‘Crime’ and mob punishment

Primepost News Desk

Rumours can be deadly. That’s how the gruesome murder of a villager in an Uttar Pradesh village could best be described. By now, the lynching of 58-year-old Mohammed Akhlaq by a frenzied mob over rumours of storing beef in his house was all over the national media. It was discussed at length on TV channels, with opposition political parties describing it as communalization of politics ahead of Bihar polls.

While the UP government has ordered a magisterial inquiry, what could be gathered from the media reports was the ghastly killing of Akhlaq and beating of his son on Monday night were the direct result of a rumour spread by some unidentified people. It was alleged that a message sent through social media and an announcement made from a local temple that a cow (some reports said calf) had been slaughtered and beef was kept in Akhlaq house had provoked villagers to attack his house. After ransacking it and beating his son, an IAF employee, the mob turned its anger on the 58-year-old.

Some had collected the meat for tests and given a few pieces to police to prove their point that it was beef. However, tests had shown that it was not. Some villagers alleged since the police had refused to register a case, some local youths had decided to ‘punish’ the man responsible for the ‘crime.’

Clearly, there is more than what meets the eye. Politics, religion and a holy cow are a potent mix to spark a communal conflagration. Whoever is behind the ghastly murder, their aim is sinister and should be condemned without hesitation and the culprits brought to book. But the local BJP leaders seem to think otherwise. When the nation was shocked, they appear to defend the ‘mob justice.’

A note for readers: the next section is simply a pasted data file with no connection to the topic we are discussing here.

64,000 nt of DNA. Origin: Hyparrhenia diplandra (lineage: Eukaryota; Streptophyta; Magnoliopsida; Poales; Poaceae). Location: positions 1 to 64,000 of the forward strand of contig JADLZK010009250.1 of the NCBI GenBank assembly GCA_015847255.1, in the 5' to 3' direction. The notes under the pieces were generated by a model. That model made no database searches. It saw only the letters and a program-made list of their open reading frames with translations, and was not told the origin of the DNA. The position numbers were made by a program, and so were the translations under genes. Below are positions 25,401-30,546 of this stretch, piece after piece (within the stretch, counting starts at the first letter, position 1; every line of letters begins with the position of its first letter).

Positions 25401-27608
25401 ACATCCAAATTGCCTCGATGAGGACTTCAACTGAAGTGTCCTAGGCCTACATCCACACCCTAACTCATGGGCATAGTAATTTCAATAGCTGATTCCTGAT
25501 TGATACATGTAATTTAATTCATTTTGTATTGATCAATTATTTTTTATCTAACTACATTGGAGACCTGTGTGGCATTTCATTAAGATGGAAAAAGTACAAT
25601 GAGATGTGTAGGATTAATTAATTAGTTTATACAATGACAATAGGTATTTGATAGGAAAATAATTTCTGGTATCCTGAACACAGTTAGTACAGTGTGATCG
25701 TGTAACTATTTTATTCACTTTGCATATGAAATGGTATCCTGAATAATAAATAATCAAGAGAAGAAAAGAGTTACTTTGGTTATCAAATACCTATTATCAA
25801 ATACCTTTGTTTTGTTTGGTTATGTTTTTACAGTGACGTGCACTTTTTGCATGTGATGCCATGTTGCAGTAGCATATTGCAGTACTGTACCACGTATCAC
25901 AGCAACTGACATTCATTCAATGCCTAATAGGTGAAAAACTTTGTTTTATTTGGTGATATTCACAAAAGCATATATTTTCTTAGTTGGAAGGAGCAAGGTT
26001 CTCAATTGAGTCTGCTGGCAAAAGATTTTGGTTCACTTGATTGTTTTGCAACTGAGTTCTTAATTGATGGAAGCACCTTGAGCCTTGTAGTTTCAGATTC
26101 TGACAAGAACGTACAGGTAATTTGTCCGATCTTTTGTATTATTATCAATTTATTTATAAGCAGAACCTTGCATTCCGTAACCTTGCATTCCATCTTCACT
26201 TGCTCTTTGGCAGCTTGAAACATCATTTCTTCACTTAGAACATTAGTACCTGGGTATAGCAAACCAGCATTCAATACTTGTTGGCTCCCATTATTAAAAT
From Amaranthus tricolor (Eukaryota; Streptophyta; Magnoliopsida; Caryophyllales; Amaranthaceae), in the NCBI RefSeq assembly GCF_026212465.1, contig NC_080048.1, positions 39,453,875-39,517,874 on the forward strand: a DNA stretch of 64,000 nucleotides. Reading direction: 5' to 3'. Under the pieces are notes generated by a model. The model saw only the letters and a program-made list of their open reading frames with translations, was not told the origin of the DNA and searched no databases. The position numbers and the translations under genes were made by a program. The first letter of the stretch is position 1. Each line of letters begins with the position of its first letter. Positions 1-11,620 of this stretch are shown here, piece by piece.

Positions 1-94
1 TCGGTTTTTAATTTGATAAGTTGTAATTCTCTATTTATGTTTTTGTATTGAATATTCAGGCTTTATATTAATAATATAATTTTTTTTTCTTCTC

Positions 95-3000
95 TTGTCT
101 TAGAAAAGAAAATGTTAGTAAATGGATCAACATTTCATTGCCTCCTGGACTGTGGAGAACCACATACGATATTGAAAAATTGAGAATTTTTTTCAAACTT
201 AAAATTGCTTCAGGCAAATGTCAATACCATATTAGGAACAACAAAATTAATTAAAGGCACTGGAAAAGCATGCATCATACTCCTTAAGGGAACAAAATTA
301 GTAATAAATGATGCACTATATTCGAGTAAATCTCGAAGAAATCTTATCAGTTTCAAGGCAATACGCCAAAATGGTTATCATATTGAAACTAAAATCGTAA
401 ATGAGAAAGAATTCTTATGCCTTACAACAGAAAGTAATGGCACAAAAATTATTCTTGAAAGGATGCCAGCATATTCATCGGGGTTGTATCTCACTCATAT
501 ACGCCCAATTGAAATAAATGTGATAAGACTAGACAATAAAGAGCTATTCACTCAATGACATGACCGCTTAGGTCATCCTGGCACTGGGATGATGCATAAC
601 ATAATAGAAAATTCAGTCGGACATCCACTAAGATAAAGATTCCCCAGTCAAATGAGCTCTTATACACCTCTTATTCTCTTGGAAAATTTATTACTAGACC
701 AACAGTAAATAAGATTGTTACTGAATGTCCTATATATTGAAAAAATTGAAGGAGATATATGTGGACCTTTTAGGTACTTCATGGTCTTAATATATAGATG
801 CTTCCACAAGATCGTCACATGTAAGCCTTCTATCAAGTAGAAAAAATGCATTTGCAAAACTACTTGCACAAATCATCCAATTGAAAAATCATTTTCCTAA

For example, former BJP MLA from Dadri, Nawab Singh Nagar, said, when religious sentiments of people are hurt, they get agitated and this sudden anger leads to such incidents.” Another local BJP leader Shrichand Sharma has observed, “This was not a communal riot. The Hindu community worships cows. Whose blood won’t boil if they see cow slaughter?” Union Minister of State for Tourism Mahesh Sharma’s take on the killing was, “This should be considered as an accident without giving any communal colour to it.”

These were irresponsible and senseless statements made without ascertaining the facts. What they should have demanded was an impartial probe into the origin of rumour and who spread it and led the mob, not justifying the killing. Such utterances will only strengthen the allegations that BJP has a communal agenda.

The tragedy is, the senseless act of some hooligans has vitiated the communal harmony of the village so much that the Akhlaq family has decided to move out.

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